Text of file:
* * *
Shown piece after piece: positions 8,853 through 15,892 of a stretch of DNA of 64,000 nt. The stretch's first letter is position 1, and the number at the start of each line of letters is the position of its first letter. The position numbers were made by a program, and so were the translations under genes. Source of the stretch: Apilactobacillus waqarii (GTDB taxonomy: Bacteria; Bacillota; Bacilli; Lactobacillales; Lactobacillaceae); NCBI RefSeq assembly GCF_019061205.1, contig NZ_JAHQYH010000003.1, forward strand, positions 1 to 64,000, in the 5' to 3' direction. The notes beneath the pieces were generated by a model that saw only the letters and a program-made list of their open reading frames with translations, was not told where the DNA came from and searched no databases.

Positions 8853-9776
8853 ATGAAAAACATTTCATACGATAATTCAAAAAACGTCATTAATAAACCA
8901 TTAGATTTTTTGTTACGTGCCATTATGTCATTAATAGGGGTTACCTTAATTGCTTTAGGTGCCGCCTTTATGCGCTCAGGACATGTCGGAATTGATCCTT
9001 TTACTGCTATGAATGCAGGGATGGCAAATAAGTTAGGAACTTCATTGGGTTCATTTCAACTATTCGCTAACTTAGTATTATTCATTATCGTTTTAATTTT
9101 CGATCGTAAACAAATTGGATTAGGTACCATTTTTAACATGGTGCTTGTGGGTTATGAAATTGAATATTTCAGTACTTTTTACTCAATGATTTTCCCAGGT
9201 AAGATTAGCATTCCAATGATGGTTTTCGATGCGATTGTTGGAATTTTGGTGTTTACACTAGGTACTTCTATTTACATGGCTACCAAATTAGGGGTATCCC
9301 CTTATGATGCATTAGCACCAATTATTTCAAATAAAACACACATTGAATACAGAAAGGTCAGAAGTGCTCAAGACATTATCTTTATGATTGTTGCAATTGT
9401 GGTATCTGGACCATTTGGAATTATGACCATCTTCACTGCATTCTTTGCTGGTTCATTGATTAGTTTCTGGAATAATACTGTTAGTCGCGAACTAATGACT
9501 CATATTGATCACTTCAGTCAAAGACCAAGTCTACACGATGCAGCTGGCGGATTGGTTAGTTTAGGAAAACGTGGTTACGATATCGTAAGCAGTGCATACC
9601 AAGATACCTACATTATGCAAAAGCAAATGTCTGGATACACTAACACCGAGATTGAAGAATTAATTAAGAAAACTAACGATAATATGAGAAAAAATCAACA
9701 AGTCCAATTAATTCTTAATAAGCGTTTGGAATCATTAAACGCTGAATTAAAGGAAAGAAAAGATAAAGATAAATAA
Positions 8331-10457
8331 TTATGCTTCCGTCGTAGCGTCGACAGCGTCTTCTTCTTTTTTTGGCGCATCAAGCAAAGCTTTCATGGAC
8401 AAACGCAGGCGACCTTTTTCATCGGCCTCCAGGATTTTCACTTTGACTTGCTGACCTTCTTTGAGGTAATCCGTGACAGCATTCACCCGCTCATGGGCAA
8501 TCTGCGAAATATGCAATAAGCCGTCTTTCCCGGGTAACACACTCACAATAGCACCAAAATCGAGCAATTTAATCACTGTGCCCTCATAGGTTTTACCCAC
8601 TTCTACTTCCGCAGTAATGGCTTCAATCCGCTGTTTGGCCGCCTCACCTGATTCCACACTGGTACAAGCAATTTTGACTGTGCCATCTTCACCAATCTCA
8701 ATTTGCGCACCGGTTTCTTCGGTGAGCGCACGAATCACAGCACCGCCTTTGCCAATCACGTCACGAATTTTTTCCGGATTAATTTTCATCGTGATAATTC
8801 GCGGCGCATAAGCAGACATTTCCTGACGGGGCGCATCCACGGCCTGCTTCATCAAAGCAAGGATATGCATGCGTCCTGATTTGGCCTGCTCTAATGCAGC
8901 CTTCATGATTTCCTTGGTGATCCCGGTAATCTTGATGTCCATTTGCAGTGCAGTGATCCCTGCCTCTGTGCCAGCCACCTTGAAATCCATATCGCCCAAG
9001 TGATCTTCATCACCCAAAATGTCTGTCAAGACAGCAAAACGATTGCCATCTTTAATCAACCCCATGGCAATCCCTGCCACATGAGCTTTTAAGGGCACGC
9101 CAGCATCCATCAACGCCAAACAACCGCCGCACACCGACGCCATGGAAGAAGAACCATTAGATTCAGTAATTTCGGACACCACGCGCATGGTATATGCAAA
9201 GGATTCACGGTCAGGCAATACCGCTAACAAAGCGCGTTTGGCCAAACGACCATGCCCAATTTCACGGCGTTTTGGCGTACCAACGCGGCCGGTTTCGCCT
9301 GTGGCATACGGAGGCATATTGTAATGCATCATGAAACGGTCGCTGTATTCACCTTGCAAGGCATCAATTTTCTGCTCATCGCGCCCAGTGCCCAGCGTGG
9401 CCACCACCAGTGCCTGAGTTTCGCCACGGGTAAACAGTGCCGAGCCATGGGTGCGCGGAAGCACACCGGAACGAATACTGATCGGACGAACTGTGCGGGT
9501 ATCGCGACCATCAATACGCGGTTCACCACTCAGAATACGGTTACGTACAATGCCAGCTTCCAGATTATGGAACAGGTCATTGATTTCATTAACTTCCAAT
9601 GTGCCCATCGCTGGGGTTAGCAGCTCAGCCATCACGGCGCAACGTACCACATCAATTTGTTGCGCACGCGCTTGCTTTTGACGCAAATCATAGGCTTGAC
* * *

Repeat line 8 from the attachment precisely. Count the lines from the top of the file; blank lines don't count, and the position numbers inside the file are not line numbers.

9301 CTTATGATGCATTAGCACCAATTATTTCAAATAAAACACACATTGAATACAGAAAGGTCAGAAGTGCTCAAGACATTATCTTTATGATTGTTGCAATTGT